This morning’s Observer column:
A few months ago I bought a “smartwatch”. I did so because there was increasing media hype about these devices and I don’t write about kit that I haven’t owned and used in anger. The model I chose was a Pebble Steel, for several reasons: it was originally funded by a Kickstarter campaign; a geek friend already had one; and, well, it looked interesting. Now, several months on, I am back to wearing my old analogue watch. The Pebble experiment turned out to be instructive. The watch was well made and well presented. It had reasonable battery life and the software was easy to install on my iPhone. The bluetooth link was reliable. Its timekeeping was accurate, and it could display the time in a variety of ways, some of them humorous. One could download a variety of virtual watch-faces, and so on.
So why is it not still on my wrist? Well, basically most of its “features” were of little or no actual use to me; and for much of the time, even apps that I would have found useful – such as having the watch vibrate when a text message arrived – turned out to be flaky: sometimes they worked; more often they didn’t. Which of course led to the thought that if anybody can make the smartwatch into a successful consumer product that “just works” it would be Apple. And indeed it was amusing to note how many people who, upon seeing the Pebble on my wrist, would ask me: “Is that the new Apple Watch?”
Well, now the Apple Watch is here and we will find out if the world really was waiting for a proper smartwatch to arrive…
Once upon a time, Apple was called Apple Computer Inc. This was partly because the Beatles had a lock on ‘Apple’, but it was also an honest description of the company.
But now? Well, the company still makes computers. (Some very nice ones too.) But consider this:
In the period that ended Dec. 27, Apple sold $51.2 billion worth of iPhones. Those sales comprised nearly 69 percent of the company’s total sales for the quarter — a record portion by a long shot. Indeed, Apple was so successful at selling iPhones during its first fiscal quarter that if it had sold nothing else — no iPads, no Macs, nothing — its total sales would still have been the third highest it had ever recorded.
The commentariat is busy opining that there are dangers in being a one-trick pony — which if course there are. Still, it’s one hell of a pony.
In theory, Apple is a computer company. In practice, its most important product is a handheld computer called the iPhone, as this NYT piece makes clear.
Toni Sacconaghi, an analyst at Sanford C. Bernstein, says the gross profit margin for the iPhone is close to 50 percent. Because the iPhone is Apple’s most popular product — with more than 39 million sold in the last quarter — it accounts for a disproportionately large percentage of Apple’s overall profit, somewhere between 60 and 70 percent, Mr. Sacconaghi said.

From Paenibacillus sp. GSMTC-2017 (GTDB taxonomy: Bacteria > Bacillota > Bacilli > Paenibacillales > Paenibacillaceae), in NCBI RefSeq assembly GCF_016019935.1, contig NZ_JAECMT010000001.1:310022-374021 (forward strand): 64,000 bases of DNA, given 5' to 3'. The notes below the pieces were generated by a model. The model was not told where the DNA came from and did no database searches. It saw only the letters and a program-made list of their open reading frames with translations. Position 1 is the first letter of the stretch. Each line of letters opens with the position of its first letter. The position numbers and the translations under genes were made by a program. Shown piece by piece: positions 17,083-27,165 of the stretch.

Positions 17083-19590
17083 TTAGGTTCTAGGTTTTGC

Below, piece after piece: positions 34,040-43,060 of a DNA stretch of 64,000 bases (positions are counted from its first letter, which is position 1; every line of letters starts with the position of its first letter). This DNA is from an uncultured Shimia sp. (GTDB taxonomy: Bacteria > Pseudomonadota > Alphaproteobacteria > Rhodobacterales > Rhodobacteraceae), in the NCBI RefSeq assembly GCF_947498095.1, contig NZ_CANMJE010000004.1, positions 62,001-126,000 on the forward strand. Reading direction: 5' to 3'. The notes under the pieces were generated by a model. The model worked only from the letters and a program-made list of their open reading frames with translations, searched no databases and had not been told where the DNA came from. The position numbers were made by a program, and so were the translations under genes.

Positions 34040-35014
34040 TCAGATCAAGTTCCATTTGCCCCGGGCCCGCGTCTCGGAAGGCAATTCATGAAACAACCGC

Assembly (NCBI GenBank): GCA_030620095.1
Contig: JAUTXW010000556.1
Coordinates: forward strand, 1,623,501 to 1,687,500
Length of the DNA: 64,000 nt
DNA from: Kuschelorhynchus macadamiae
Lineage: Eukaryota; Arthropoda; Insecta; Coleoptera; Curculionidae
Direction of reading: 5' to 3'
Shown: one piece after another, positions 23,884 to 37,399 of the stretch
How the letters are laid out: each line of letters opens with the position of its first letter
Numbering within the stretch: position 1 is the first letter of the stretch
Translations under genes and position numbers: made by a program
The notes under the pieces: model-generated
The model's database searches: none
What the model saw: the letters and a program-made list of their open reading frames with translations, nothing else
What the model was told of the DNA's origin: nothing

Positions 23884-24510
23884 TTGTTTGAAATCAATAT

“Apple is now so big that it takes a lot to make it grow appreciably,” Mr. Sacconaghi said. It’s producing an impressive interrelated ecosystem of products and services, including its forthcoming digital watches, its new digital payment system, its revived Mac line, refreshed iPads and new software operating systems. Even if all of its ventures succeed, none are likely in the next year or two to rival the financial impact of the iPhone. “The iPhone is the core of Apple right now,” he said.
In a sense, it’s the core of the stock market as well. Apple is the biggest company, by market capitalization, in the world. Apple accounts for about 3.5 percent of the weighting of the Standard & Poor’s 500-stock index. And, through Thursday, because its stock has performed magnificently while the overall market has not, Apple accounted for 18 percent of the entire rise of the S.&P. 500 index this year, according to calculations by Paul Hickey, co-founder of the Bespoke Investment Group. And the engine driving Apple shares is the iPhone.
Wading through the throng in an Apple store the other day, I had a look at the new iPhones. The iPhone 6 didn’t seem much of an advance on my 5s, but the even-bigger one, the 6 plus, seems odd. It’s far too big to be a credible phone, but too small to be a useable tablet. So why, one wonders, will people buy it?
One answer, I suppose, is that people buy preposterously large Samsung phones, even if they do wind up holding something the size of a dinner plate to their ears. (Or making calls surreptitiously, using headphones.)
Ages ago, I bought an iPad Mini with a SIM card for writing on the move, and kept my phone for texts and the occasional voice call. The Mini has turned out to be one of the most useful gadgets I’ve ever owned. Just big enough to be useful; just small enough to slip into a jacket pocket. The new iPhone isn’t a persuasive argument for abandoning that system. It ain’t broken, so I won’t be fixing it.
This morning’s Observer column.
To the technology trade, I am what is known as an “early adopter” (translation: gadget freak, mug, sucker). I had a mobile phone in the mid-1980s, for example, when they were still regarded as weird. It was the size of a brick, cost the best part of a grand and exposed me to ridicule whenever I took it out in public. But I didn’t care because the last Soviet president, Mikhail Gorbachev, used the same phone and he was cool in those days. Besides, it had always seemed absurd to me that phones should be tethered to the wall, like goats. I still have that Nokia handset, by the way: it sits at the bottom of a drawer and I sometimes take it out to show my grandchildren what phones used to be like.
Over the decades since, I have always had latest-model phones – just like all the other early adopters. And of course I used them to make phone calls because basically that’s all you could do with those devices. (Well, almost all: one of mine had an FM radio built in.) And then in 2007 Steve Jobs launched the iPhone and the game changed. Why? Because the Apple device was really just a powerful computer that you could hold in your hand. And it was a real computer; its operating system was a derivative of BSD, the derivative of Unix developed by Bill Joy when he was a graduate student at Berkeley. (Note for non-techies: Unix is to Windows as a JCB is to a garden trowel.)